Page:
While the cloud infrastructure to IaaS+PaaS ratio (X5) can be considered as constant globally, the cloud infrastructure to SaaS ratio (X8.5 in the Europe Example, 2020) cannot be taken for granted in all countries as the revenue generated by SaaS depends on the Digital Economy maturity of the country; The more the country is mature, the higher is the level of SaaS revenues generated. Likewise, we see in this 2020 example that total cloud generated X9.3 GDP from cloud services, it may vary according to the country maturity on its digital transformation journey.

As a result, the X125 ratio GDP from cloud infrastructure (average in Europe, some countries may have a higher one, some others a lower one) cannot be confirmed for every country in the world, but it gives an interesting reference point. This ratio will depend on where the country stands in its digital transformation journey towards the creation of a digital economy. The more the journey is engaged, the better is the ratio. Our belief is that this ratio will vary in a range of X65 to X160 according the countries.

Service providers will benefit from these in the same way as governments will do. Indeed, most nations have the target to generate data economy-driven additional GDP for their country in order that data economy represents 2 – 4% of their GDP in the coming years at a minimum. Encouraging the development of a national cloud in their country will be the cornerstone of the data economy development.

  • Among the criteria that will raise the ratio from 65 to the average of 125 we discussed, important points include:
  • The level of country cloud first policy, including public sector IT
  • The level of regulation for data sovereignty in order that data property stays where it has been created, in the country where it has been created.
  • Government engagement with self-regulating private industry bodies to support and promote digital transformation, data regulation and data economy GDP creation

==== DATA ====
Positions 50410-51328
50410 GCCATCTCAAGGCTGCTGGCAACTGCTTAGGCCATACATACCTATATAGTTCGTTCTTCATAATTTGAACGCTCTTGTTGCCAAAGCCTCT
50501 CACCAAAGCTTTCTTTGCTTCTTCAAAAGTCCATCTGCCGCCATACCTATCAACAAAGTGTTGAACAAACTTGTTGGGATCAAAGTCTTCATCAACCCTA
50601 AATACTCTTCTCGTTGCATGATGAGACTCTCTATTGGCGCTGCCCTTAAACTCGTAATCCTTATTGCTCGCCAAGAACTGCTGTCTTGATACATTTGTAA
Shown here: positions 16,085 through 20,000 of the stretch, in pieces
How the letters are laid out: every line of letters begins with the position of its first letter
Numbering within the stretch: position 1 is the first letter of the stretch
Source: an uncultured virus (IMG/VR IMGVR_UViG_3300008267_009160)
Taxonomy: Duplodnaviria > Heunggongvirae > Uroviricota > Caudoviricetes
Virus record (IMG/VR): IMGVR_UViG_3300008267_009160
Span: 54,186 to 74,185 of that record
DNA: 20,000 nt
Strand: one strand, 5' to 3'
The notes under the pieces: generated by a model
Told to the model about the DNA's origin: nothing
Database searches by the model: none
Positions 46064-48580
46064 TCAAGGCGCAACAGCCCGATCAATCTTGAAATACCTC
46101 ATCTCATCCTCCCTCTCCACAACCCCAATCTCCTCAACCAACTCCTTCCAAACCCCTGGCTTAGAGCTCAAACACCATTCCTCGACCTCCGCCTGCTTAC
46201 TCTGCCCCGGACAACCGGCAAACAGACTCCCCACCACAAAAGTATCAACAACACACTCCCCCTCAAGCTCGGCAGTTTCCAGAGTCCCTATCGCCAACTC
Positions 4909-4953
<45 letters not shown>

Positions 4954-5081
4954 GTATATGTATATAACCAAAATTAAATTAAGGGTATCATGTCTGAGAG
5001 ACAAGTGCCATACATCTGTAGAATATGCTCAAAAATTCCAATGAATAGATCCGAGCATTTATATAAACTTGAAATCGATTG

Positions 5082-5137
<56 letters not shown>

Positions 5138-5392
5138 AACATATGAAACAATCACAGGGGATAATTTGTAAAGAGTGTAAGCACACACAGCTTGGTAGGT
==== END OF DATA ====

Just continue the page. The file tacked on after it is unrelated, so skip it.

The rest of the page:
• The trust in cloud
  • Vertical industry transformation towards data economy policy and incentives
  • Security and trusted identity management
  • Recognition of data as intangible assets
  • Talent training and attractiveness
  • Connectivity and datacenter availability

In conclusion, investment in IT infrastructure to foster the creation of national cloud service providers is one of the most efficient ways to increase country GDP over a short period of time. A $2690B nominal GDP country matching the average of Europe on its digital transformation journey could foresee a typical $25B increase of its GDP (circa 1% of its GDP) through data economy when national cloud service providers would invest $200M in cloud infrastructure. The return on investment could even be accelerated when these national cloud service providers would pay for the cloud infrastructure as they get paid for the services they offer to the market.

Lastly, the overall result could even be multiplied when these national cloud service providers would act as a federation of decentralized clouds within a group of countries sharing common economic and regulation rules, as it would for instance generate new intra trade flows and innovation through digital inside this group of countries.